The final way to dispose of a mattress is to use a private recycling service, which many brands now offer. If you are shopping around, have a look at the company's recycling service if they have one. Lots of brands, such as Dreams, will collect your old mattress when they deliver your new one.

'None of the materials from our recycled mattresses go to landfill', says Fabio Perrotta, Director of Buying, Dreams. 'The springs, once separated from the mattress, are sent to be melted down into new light iron. The mattress is shredded and the mixed shredded fibre is turned into fuel pellets for energy and cement production.'

That sounds much better than a mattress going to landfill. There is usually a fee to pay for these services; Dreams for example charge £40 to recycle a single-size mattress, £50 for a double, and £55 for a king or super king.

Feather & Black Cambourne bed

(Image credit: Feather & Black)

IKEA also provide a mattress removal and recycling service and their process is suitably eco-friendly. An IKEA spokesperson explains, 'our mattress removal and recycling service makes it easier for customers looking to live more sustainably. In partnership with The Mattress Recycling People, we will recover pre-loved mattresses for recycling into newly manufactured products. Available for £40, customers can book a collection slot via our website, at their chosen date and time.'

MattressNextDay will recycle any mattress for just £39, which is a pretty fair price. '100% of the mattress is broken down into its components, which are then sent off to industries that can benefit from these raw materials', says CEO Martin. 'Steel from the springs, wool, cotton fillings and even the cushioning material all have a new life.'

Tristine Hargreaves, executive director at the National Bed Federation adds, 'Mattress recyclers can take back mattresses in a variety of conditions, good or bad, and they will decide which elements of the mattress are good enough.'

'It is better to send it for recycling, where it can be assessed by the professionals in the industry, rather than sending it to landfill.'

'Our parent organisation, the National Bed Federation, is striving to achieve a 75% diversion from landfill target for mattresses at the end of life and will be launching a website soon to help consumers find the local authority recycling service in their local area. We would strongly encourage consumers to use recycling services wherever they are available.'

'Advice on recycling your mattress, with information on legitimate recycling companies and collection services, is also available on our Bed Advice website under the Sustainability section. '

Grey upholstered bed with mattress uncovered in a blue bedroom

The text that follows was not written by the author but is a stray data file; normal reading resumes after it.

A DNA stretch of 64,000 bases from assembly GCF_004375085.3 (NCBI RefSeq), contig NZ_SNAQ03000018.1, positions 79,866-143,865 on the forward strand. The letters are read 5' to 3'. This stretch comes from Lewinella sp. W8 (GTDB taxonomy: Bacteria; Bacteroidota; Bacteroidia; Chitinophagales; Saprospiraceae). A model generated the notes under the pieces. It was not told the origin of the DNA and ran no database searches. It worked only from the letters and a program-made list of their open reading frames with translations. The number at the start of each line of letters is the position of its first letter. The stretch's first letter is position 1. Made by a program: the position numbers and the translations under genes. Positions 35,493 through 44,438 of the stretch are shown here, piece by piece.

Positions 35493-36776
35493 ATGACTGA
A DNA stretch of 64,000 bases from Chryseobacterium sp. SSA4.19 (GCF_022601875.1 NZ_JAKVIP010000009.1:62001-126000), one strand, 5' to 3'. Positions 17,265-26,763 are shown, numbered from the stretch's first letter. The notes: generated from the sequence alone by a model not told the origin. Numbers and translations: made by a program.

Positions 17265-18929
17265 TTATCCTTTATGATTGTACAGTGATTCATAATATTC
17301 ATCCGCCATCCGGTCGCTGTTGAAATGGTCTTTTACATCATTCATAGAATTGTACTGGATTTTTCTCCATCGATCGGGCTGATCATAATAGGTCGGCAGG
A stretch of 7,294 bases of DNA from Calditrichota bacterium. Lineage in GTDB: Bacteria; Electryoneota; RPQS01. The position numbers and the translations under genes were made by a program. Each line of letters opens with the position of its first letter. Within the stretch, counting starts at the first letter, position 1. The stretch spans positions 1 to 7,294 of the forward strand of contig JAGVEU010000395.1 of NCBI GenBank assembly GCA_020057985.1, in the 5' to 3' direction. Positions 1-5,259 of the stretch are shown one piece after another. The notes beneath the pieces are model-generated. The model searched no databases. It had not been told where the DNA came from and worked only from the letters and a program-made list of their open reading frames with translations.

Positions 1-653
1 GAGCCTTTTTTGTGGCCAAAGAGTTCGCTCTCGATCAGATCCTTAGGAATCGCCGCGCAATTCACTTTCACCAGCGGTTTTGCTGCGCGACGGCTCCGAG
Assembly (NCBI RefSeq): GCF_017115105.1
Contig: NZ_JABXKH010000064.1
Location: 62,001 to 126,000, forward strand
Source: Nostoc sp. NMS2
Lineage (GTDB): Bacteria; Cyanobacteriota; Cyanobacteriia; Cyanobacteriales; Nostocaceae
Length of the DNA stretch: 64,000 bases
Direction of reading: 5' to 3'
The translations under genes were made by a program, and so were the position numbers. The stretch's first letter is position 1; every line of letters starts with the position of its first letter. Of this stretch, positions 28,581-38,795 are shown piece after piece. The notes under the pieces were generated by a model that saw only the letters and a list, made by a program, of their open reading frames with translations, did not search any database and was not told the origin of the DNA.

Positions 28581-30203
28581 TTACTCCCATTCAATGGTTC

(Image credit: Dreams)

Popular mattress brand Simba, who makes our five-star reviewed Simba Hybrid, will soon be offering a new recycling service with no purchase necessary. 'As part of Simba’s zero waste commitment and sustainability goals, later this month, Simba will be opening up its state-of-the-art, not-for-profit recycling service to accept any brand of mattress, no purchase necessary', say the sleep experts at Simba. 'Simba works closely with a trusted partner, the Furniture Recycling Group, to allow people to sleep soundly knowing that their old mattress will be responsibly recycled.'

So the good news is that there are plenty of options for how to get rid of a mattress sustainably. The benefits of going through a private recycling scheme via a mattress brand is that you know that your old mattress is being put to use in some way, whatever condition it's in.

How can I dispose of a mattress for free in the UK?

Whether you can get rid of your mattress for free ultimately depends on the condition it's in. You can donate a usable mattress to charity for free, but the emphasis here is on usable; if someone else isn't willing to pay for it, a charity won't be willing to pay for it.

'If your mattress is in good condition, one of the easiest ways to get rid of it is to donate it to charity', says Fabio from Dreams. 'British Heart Foundation, The Salvation Army or Shelter are just a few that accept them, but check their websites for more information.'

You may be able to source a free collection of your mattress on sites like Gumtree, Facebook Marketplace, and Preloved, but this really does depend if anyone's looking for one in your local area. 

Can I take my old mattress to the tip?

Check online to see if your local tip accepts old mattresses. Many of them do, though some may charge a small fee as it's considered a bulky item.

'Deciding to take your old mattress up to your local tip can be problematic', says Martin from MattressNextDay. 'If your car isn’t big enough to take the mattress when it’s flat, you’ll need to roll it and tie it up.'

It can be difficult transporting a mattress to the tip, but it is doable depending on the size of your car. The other issue with taking your mattress to the tip is that it's probably not going to be recycled. 

Even the oldest of mattresses have materials in them that can be put to good use, and though recycling them does come at a cost, it's good to know that the mattress isn't just contributing to landfill. The other benefit of a recycling service over the tip is that your mattress will be collected for you, so no need to struggle to get it into the car.

Katie Sims

Katie Sims has been writing for Ideal Homes since spring 2022. She qualified from her Master’s in Media and Journalism in 2021 and has been writing freelance since. She has worked on Ideal Home’s ecommerce team where she researched the best home products on the market, and on the news team, researching the latest trends for feature pieces.  

With contributions from